Is Grass Fed Better Than Conventional Beef?

The answer to the question, “Is grass fed beef better than conventional beef?” is an absolutely, positively, resounding, billboard-screaming, all capital letters, YES.

Why is it better? How much time do you have?

If You Support Destroying Rainforests, Buy Conventional Beef

In the “olden days”, when beef cattle were raised only on farms and ranches, the cattle ate the grass available to them. As long as the farmer wasn’t allowing the cattle to overgraze his fields, or getting greedy by razing forests to make pasture lands, there was no serious hazard to the environment.

Feedlots, where most of our beef comes from today, is a totally different story. In a feedlot, cattle are fed grains (which in and of itself is problematic, but we’ll get to that later). These grains, usually a blend of corn and soybean, come partially from the US, but also have to be imported from South America.

Where does a densely forested nation such as Brazil find room to grow soybeans? They transform the Amazon rainforest into soybean fields. Try to imagine these figures: a medium-sized feedlot of 37,000 cows requires 25 tons of grains every hour. Some feedlots are as large as 100,000 cows – try to imagine the amount of grain these beasts require on a daily, weekly, or monthly basis.

If You Like Getting Fatter, Buy Conventional Beef

One of the excuses the meat industry uses for feeding grain to the feedlot cattle is a matter of taste – our taste. When cattle eat grass, they tend to be leaner and not as fatty. Just like Dr. Atkins warned us, carbs mean fat, and cattle eating grains are eating a diet made up exclusively of carbs.

The numbers speak for themselves. Grass-fed ground beef is 65% lower in saturated fat, and New York strips are 35% lower than conventional beef (Source: Time Magazine, June 2006).

If You Can’t Wait to Get E. coli, Buy Conventional Beef

Many people think that beef contaminated by the deadly E. coli bacteria, which kills about 52 people per year, is a result of poor slaughterhouse techniques. This can sometimes be true, but a 2009 study showed that cattle are usually contaminated with E. coli at feedlots first (Source: Food Safety News, November 2009).

The problem is that feedlot cattle are usually standing ankle-deep in their own manure. Remember those 100,000 cows crammed into one feedlot mentioned earlier? All that manure has to go somewhere. Usually, the only place it goes is down – right onto the ground where the cattle stand and lie. That manure is a breeding ground for disease, including E. coli.

If You Like Your Beef Seasoned with Antibiotics, Buy Conventional Beef

Livestock in the United States, including cows, chickens, pigs, and other animals we eat, are responsible for consuming roughly 15 – 17 million pounds of antibiotics per year (Source: PBS’s Frontline).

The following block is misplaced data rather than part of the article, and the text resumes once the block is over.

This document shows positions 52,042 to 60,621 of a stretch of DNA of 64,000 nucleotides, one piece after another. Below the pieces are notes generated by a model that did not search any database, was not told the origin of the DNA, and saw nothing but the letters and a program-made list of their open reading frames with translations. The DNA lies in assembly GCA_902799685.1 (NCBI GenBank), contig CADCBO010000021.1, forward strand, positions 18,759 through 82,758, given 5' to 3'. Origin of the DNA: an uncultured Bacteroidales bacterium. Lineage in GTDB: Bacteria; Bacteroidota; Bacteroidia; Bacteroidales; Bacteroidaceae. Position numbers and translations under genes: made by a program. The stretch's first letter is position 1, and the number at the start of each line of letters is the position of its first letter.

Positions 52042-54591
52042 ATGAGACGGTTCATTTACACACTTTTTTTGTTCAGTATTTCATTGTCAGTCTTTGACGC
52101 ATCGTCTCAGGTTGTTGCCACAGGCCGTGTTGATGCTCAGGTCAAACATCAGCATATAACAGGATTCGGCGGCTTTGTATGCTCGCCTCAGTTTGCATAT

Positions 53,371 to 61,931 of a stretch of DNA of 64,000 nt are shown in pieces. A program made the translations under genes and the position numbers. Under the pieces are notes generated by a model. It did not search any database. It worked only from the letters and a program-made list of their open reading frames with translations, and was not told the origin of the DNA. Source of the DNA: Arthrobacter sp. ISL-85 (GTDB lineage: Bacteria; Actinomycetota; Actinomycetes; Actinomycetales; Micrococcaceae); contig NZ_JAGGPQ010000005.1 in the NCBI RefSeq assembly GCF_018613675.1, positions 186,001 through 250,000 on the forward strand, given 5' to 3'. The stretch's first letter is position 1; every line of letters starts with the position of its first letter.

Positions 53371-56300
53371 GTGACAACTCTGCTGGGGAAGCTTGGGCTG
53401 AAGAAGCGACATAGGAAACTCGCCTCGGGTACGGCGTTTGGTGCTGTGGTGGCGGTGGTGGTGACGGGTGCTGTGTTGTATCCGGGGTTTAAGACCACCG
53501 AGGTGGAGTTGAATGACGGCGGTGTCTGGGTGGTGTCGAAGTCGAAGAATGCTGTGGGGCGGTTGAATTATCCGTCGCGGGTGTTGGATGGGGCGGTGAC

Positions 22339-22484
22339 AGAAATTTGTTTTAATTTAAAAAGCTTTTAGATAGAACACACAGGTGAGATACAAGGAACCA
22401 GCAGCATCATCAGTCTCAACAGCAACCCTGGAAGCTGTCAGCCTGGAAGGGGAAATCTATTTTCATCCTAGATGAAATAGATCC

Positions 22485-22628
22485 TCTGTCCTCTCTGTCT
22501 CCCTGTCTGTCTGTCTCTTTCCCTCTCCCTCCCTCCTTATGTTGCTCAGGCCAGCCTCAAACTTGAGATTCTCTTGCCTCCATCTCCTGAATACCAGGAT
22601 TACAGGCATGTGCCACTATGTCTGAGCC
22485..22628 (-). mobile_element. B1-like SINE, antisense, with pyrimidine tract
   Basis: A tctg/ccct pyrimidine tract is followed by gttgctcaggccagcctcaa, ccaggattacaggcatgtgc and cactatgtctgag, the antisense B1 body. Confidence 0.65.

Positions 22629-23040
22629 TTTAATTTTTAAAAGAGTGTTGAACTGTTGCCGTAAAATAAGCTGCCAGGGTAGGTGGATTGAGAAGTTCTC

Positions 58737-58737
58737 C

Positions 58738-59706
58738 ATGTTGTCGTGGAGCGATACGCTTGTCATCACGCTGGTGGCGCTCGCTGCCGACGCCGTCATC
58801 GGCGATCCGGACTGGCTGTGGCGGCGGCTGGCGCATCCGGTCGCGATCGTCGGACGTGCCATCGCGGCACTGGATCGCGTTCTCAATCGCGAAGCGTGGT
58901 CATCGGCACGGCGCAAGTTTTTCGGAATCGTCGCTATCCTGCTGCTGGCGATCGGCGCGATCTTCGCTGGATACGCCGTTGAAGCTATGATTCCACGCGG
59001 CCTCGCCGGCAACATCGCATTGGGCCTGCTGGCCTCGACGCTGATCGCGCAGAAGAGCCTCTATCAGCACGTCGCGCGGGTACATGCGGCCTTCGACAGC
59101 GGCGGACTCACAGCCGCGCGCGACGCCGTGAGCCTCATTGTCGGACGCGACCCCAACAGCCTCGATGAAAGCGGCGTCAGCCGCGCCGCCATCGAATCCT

The good news about livestock downing all those drugs is that they are less likely to get sick and pass their diseases on to us. The bad news is that “superbugs” resistant to our current antibiotics are evolving rapidly. That means that bacteria such as E. coli and salmonella will get harder and harder to effectively treat with antibiotics.

If You Want to Do Something Good for Your Body, the Environment, Local Farmers, and Animals, Buy Grass-Fed Beef

Here’s a few facts about what happens when you buy locally grown, grass-fed beef:

  • The animals you’re eating are more likely to have experienced more humane treatment
  • You support local farmers instead of huge corporations
  • You eat less fat, and are less at-risk for heart disease
  • You are less likely to get food poisoning
  • You do not contribute to deforestation
  • You reduce your carbon footprint

To make the switch to grass-fed beef, start by avoiding meat at fast food joints and most restaurants. Restaurants almost always provide feedlot beef because it’s cheaper. (By the way, this goes for other types of meat, too, not just beef – let’s not even get started on mass-produced chickens.)

Upscale, health-oriented grocery stories such as Wild Oats, Whole Foods, and EarthFare are likely to offer at least some grass-fed options, and other supermarkets are starting to catch on, too. Local farmer’s markets also sometimes offer grass-fed options.

Alternatively, seek out a local farmer and buy directly from him or her. This will remind you that the food you eat doesn’t magically appear in the supermarket; it starts with a live animal, and you owe it to yourself to know where that animal came from.